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This question already has an answer here:

I tried to research this for a bit and I can't figure out the problem

Here's the code:

#include <iostream>
#include <stdlib.h>
#include <string>
void choose();
void newuser();
void admuse();

using namespace std;
string x;
string z;
string w;

void CreNeAcc(){

cout << "Enter User Name for your new account\n";
getline(cin, x);

cout << "Enter Password for your new account\n";
getline(cin, z);

cout << "Would you like the account to be admin?\n";
cout << "Yes = Y, No = N\n";
getline(cin, w);


void choose(){

if(w == "Y"){
}else if(w == "N"){
cout << "Invalide Command\n";


void newuser(){

const char* Letter_x = x.c_str();
char command [100] = "net user /add ";
strcat(command, x); //This is where I get the error
strcat(command, " ");
strcat(commad, z);

void admuse(){
    system("new localgroup administrators " << x << " /add")

also the error its giving me is:

cannot convert 'std::string {aka std::basic_string<char>}' to 'const char*' for argument '2' to 'char* strcat(char*, const char*)'|
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marked as duplicate by gcochard, Carey Gregory, Michael - sqlbot, Jerry Coffin, Praveen Dec 5 '13 at 6:05

This question has been asked before and already has an answer. If those answers do not fully address your question, please ask a new question.

You already have the answer in your question... –  chris Dec 5 '13 at 2:04

3 Answers 3

In order to convert a string into an const char* use c_str().

On a side note tho: why are you using strcat in the first place? You can concatenate strings with the operator+.

string a = "try", b = " this";
string c = a+b; // "try this"
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I think it's c_str(), right? –  nhgrif Dec 5 '13 at 2:05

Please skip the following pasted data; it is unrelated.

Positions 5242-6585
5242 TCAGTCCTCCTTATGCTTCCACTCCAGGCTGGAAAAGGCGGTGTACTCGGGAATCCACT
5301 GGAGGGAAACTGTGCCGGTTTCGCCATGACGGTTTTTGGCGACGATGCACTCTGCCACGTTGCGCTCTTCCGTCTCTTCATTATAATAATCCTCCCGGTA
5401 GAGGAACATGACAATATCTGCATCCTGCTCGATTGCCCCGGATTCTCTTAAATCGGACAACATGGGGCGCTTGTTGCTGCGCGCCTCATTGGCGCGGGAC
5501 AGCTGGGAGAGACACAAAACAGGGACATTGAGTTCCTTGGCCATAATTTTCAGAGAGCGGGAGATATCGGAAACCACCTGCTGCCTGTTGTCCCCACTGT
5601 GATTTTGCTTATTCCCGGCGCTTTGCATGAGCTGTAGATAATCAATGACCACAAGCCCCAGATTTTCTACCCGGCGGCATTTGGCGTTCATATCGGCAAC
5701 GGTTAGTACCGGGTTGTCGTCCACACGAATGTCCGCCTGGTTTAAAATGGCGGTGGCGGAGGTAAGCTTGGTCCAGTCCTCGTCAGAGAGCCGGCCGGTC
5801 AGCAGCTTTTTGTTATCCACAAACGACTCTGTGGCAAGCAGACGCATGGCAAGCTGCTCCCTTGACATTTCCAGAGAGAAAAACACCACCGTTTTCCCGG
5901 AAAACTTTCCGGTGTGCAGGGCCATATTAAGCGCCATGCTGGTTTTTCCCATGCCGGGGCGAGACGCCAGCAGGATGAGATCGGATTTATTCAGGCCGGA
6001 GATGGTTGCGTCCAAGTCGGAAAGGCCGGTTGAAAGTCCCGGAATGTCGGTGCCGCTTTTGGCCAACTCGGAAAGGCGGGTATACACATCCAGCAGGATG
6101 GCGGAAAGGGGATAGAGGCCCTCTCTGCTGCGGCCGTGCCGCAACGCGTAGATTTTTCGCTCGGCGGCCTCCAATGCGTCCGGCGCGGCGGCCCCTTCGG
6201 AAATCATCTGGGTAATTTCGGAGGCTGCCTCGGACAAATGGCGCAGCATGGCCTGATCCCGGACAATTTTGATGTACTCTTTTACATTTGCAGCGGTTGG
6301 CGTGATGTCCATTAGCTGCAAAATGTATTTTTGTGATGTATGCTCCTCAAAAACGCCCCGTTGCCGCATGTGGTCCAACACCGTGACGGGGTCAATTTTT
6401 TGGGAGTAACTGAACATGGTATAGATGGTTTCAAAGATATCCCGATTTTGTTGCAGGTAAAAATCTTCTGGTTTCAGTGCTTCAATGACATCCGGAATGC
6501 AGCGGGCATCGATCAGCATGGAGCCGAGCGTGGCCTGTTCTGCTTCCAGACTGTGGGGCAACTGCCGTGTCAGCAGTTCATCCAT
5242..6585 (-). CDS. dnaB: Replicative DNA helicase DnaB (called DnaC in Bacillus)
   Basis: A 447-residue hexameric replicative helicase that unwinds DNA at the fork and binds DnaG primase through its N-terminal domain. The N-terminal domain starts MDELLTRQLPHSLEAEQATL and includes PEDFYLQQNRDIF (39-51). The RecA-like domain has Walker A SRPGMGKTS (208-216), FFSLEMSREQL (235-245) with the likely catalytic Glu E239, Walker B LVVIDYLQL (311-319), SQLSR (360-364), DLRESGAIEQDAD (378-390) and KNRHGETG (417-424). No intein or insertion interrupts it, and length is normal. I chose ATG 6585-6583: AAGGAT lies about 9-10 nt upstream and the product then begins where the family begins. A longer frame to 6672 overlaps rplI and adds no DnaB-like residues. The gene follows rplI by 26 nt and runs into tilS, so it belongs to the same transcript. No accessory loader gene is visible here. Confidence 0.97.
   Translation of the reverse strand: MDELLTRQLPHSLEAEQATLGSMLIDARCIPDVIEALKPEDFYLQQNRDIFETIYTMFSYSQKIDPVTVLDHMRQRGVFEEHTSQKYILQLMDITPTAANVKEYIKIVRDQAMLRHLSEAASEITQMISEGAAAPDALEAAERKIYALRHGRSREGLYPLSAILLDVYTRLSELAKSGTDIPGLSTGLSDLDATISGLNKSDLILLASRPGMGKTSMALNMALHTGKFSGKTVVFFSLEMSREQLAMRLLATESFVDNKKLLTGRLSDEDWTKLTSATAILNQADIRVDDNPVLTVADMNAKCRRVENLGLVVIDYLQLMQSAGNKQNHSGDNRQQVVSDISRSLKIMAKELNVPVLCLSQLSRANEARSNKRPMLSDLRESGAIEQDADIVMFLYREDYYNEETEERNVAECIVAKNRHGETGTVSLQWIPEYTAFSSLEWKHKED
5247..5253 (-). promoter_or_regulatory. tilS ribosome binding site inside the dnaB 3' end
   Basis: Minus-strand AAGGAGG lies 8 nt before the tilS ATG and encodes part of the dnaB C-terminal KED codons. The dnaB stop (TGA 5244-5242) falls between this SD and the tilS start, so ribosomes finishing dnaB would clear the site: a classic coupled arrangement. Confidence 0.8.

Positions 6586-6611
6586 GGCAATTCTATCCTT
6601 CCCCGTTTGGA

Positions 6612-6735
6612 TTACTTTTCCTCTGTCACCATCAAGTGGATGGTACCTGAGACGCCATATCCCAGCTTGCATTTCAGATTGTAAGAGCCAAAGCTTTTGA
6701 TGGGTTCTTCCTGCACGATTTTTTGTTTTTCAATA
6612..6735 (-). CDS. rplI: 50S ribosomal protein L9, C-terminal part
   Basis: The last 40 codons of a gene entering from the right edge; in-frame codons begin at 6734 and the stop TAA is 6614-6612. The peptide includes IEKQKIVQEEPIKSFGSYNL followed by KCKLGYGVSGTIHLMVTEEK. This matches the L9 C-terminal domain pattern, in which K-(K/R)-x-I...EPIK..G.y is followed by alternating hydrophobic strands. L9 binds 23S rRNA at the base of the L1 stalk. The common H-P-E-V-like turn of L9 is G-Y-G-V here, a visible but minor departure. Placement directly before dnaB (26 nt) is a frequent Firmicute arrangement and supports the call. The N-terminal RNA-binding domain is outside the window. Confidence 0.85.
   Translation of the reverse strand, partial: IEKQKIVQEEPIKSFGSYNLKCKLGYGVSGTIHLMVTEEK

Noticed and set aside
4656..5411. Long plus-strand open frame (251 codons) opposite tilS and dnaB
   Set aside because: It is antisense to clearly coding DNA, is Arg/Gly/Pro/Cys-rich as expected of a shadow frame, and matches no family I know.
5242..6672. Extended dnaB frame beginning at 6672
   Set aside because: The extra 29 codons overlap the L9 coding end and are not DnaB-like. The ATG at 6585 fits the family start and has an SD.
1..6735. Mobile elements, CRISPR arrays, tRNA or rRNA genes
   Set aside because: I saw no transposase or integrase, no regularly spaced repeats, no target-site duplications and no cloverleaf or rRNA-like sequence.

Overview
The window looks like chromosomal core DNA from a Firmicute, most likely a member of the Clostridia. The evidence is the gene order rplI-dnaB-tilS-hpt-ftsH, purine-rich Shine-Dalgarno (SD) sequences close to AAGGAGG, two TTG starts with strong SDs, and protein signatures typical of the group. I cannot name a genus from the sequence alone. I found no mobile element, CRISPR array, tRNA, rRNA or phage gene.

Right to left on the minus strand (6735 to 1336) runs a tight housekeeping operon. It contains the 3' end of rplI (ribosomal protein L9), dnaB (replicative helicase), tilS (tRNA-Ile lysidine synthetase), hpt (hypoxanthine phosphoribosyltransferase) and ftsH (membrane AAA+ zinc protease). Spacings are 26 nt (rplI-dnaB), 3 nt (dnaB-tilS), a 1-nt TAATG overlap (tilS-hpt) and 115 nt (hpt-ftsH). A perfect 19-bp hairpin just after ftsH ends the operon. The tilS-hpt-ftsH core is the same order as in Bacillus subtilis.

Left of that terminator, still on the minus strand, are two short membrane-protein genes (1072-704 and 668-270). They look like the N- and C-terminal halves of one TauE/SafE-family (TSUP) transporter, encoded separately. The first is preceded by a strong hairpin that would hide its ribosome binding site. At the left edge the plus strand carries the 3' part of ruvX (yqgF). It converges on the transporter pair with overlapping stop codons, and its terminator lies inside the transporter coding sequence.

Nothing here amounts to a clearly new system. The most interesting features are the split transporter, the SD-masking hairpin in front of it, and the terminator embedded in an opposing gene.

Of course. I had to somehow not press "_". Thanks for pointing that out! –  Paweł Stawarz Dec 5 '13 at 2:07

You have to use c_str() (see here). It's implemented by simply apending it to your std::string, like so:

string myFavFruit = "Pineapple"
const char* foo = myFavFruit.c_str();
strcat(command, foo);

Actually, you have everything there you're just not using your const char* variable in the strcat()'s arguments. You define Letter_x, but then use x in the function instead. Rewrite your newuser() as follows:

void newuser(){

const char* Letter_x = x.c_str();
char command [100] = "net user /add ";
strcat(command, Letter_x); //Here, use 'Letter_x' instead of 'x'
strcat(command, " ");
strcat(command, z); //You will also need to do your 'c_str()' conversion on z before you can use it here, otherwise you'll have the same error as before.

Lastly, you can avoid all this because you can append strings simply using the += operator (see here). Try this:

string command = "net user /add ";
command += x;
command += " ";
command += z;
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You might be looking for this: How to get a char* pointer to a C++ string?

According to the link, you may use c_str() to return a pointer to a null terminated char array version of your string.

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